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1.1        Background of the Study

The economic problems of third world countries are not, in their totality, uniform. But their basic characteristics transcend the boundaries of individual countries (Ray, 1983). These problems according to Jhingan (2005) are the problems of a fundamental disequilibrium of the economy, with the attendant features of stilted economic growth, an adverse balance of payment, low capital formation, unequal distribution of income, price level instability, severe unemployment among others. The African continent is worst hit by underdevelopment, while Sub-Saharan Africa is generally described as the poorest region of the world; one that is getting poorer in the face of sustained growth and significant improvement of living standards in the rest of the world (Todaro and Smith, 2006; Bayraktar and Fofack, 2007). Virtually all countries in the region have been confronted with deep-rooted developmental constraints: rapid population growth, low physical and human capital development, and inadequate infrastructure. These and other similar economic problems have constituted major impediments to private sector development and to their economies in general. In addition, ethnic conflicts, political instability, and adverse security conditions have aggravated the economic performance of several countries in the region. These all have been putting huge obstacles to the capital formation in the subcontinent- one of the very crucial factors of production for the progress of economies (Chhibber and Dailami, 1990; Sima 2007)

Private investment is essential for ensuring economic growth, sustainable development and poverty reduction. It increases the productive capacity of an economy, drives job creation, brings innovation and new technologies, and boosts growth. Private investment plays an important role in developing nations for the same reason that it does in industrial countries: investment determines the rate of accumulations of physical capital and is thus an important factor in the growth of productive capacity (Agenor and Montiel ,1996). However, the amount of physical capital in general and private investment in particular falls short of development needs in these countries especially African nations. Several studies, such as Mlambo & Oshikoya (2001), Anyanwu (2006),Bayraktar & Fofack (2007), Douglas and Quentin (2007) and Bakare (2011) show that the contributions to growth of physical capital and total factor productivity in Sub-Saharan Africa (SSA) have been low and have declined over time.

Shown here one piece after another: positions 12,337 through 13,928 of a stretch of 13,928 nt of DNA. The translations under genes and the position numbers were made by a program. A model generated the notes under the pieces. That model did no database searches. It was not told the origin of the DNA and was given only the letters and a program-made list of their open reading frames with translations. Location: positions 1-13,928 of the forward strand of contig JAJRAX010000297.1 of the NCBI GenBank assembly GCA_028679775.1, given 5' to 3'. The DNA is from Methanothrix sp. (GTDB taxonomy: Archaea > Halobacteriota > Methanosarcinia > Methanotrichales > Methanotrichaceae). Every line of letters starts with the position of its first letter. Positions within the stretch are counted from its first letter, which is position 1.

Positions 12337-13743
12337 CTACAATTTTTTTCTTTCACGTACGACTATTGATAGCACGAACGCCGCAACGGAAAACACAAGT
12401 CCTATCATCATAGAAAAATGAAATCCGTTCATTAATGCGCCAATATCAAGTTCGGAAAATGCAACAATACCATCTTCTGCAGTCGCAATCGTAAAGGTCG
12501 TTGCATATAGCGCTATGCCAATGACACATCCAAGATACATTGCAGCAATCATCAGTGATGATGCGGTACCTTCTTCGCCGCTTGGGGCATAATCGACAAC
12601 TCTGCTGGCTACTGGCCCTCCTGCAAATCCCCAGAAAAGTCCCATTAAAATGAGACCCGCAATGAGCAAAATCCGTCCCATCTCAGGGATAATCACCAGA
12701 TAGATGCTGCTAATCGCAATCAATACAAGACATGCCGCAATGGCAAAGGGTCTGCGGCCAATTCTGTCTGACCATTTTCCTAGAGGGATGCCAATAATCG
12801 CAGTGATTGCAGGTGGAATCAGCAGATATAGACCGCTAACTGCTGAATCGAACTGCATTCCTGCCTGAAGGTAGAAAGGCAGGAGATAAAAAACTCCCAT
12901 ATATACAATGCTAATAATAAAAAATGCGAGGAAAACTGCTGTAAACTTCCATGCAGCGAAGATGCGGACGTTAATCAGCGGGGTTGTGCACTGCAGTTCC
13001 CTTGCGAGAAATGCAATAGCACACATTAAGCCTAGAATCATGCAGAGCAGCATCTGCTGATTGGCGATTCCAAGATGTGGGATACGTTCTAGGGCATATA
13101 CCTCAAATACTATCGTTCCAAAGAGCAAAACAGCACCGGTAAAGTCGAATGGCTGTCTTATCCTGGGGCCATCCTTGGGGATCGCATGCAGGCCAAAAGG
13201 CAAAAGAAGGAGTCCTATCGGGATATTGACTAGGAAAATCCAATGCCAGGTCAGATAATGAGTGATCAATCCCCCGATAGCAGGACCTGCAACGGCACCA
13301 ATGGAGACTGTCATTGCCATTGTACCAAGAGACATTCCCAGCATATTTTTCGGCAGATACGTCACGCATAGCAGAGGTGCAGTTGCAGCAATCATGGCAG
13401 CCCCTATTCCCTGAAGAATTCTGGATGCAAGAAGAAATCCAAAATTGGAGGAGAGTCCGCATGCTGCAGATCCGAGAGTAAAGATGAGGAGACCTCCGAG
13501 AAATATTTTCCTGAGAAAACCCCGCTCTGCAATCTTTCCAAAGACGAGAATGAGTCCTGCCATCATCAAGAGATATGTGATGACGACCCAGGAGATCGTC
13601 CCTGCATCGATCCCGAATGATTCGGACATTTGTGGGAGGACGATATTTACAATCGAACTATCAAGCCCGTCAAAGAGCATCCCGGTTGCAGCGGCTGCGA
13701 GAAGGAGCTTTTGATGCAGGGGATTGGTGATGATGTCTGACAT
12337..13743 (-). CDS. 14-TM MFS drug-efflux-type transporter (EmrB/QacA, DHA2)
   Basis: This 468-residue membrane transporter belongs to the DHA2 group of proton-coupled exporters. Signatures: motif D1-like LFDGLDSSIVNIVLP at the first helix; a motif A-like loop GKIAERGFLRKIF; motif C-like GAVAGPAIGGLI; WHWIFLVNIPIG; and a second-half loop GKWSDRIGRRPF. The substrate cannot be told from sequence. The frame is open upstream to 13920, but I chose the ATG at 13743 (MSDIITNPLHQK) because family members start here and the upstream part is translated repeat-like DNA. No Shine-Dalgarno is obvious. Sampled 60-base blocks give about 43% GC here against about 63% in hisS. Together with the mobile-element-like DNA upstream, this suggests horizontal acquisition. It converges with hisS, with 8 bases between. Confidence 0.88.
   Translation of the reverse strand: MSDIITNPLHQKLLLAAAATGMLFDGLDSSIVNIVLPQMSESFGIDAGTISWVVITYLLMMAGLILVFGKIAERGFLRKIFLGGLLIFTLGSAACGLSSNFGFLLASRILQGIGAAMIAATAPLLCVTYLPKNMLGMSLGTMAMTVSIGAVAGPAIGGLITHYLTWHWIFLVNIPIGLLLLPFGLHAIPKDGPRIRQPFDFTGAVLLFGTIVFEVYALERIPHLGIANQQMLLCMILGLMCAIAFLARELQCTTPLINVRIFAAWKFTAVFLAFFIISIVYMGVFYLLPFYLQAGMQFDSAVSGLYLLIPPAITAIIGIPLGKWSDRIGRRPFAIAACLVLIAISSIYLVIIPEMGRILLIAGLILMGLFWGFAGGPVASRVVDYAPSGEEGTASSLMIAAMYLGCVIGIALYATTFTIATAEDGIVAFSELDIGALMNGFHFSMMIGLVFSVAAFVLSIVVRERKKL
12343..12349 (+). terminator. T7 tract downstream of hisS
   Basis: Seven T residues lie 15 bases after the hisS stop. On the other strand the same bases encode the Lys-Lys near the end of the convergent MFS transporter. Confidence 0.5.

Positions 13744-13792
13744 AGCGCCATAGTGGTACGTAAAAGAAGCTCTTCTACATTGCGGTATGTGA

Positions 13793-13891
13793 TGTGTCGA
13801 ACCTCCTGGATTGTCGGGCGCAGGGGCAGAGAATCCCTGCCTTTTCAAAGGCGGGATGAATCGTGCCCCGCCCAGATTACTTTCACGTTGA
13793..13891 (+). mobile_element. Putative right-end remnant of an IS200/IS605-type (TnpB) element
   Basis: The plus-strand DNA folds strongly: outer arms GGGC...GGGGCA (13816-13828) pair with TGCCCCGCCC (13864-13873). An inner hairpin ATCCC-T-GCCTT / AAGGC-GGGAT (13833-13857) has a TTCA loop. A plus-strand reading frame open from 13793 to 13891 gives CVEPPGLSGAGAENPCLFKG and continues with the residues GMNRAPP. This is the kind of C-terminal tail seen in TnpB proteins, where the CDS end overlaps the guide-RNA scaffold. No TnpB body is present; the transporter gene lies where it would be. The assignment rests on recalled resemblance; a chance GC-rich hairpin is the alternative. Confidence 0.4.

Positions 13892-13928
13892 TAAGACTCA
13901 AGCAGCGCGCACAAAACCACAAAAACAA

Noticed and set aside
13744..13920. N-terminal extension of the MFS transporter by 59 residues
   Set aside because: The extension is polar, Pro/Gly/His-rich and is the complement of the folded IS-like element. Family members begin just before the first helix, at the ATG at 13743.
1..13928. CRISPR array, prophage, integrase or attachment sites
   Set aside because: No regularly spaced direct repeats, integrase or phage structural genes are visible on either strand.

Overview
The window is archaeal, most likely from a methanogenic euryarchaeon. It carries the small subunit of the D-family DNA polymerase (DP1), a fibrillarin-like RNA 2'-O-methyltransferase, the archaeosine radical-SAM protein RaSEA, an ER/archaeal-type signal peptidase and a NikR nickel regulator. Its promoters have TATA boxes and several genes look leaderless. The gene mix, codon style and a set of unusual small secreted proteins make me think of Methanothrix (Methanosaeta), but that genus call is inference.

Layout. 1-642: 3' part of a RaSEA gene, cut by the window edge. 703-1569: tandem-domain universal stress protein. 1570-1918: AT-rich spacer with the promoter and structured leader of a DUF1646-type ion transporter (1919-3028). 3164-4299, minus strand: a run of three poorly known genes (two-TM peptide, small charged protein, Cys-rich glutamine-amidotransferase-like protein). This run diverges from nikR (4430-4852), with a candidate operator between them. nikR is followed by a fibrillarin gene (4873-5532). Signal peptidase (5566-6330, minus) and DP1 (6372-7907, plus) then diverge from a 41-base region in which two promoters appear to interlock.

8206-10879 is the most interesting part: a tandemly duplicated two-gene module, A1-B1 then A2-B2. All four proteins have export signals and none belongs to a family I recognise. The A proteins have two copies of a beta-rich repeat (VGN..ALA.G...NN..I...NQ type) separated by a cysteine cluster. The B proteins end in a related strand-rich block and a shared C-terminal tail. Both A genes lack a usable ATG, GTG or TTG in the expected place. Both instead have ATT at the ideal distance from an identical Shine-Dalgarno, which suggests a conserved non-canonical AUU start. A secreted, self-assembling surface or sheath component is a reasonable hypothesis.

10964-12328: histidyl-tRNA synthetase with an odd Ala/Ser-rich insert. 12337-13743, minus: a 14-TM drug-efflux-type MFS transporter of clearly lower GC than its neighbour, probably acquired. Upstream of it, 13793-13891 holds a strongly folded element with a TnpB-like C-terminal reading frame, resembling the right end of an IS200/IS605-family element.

Fiscal Policy and Private Investment in Africa: A Test of The Crowding-Out Hypothesis.

In economic growth literature, neoclassical growth models such as Solow (1956) and Swan (1956) postulate that economic policies do not affect steady state economic growth, although they can affect the level of output or its growth rate when the economy is in transition from one steady state to another; while in endogenous growth models some fiscal policy instruments are harmful for growth while others are not (Barro, 1990; Lucas 1990). However, these days it is believed that macroeconomic policies may affect economic growth either directly through their effect on the accumulation of factors of production, namely capital, or indirectly through their impact on the efficiency with which factors of production are used. Macroeconomic stability (reflected in low and stable inflation, sustainable budget deficits, and appropriate exchange rates) sends important signals to the private sector about the direction of economic policies and the credibility of the authorities regarding their commitment to manage the economy efficiently. Such stability, by facilitating long-term planning and investment decisions, encourages savings and private capital accumulation (Ghura & Hadjimichael, 1995).

Specifically, endogenous growth models have shown that fiscal policy can have significant effects on economic growth in the long run. For example, in a model that assumes constant returns to scale with respect to government inputs and private capital combined but diminishing returns with respect to private capital alone, Barro (1989 and 1990) has shown that high levels of government taxation distort savings decisions, which in turn lower economic growth in the steady state. Fiscal policy can foster growth and human development through a number of different channels. These channels include the macroeconomic (for example, through the influence of the public investment, as a catalyst, on private investment) as well as the microeconomic (through its influence on the efficiency of resource use) channels.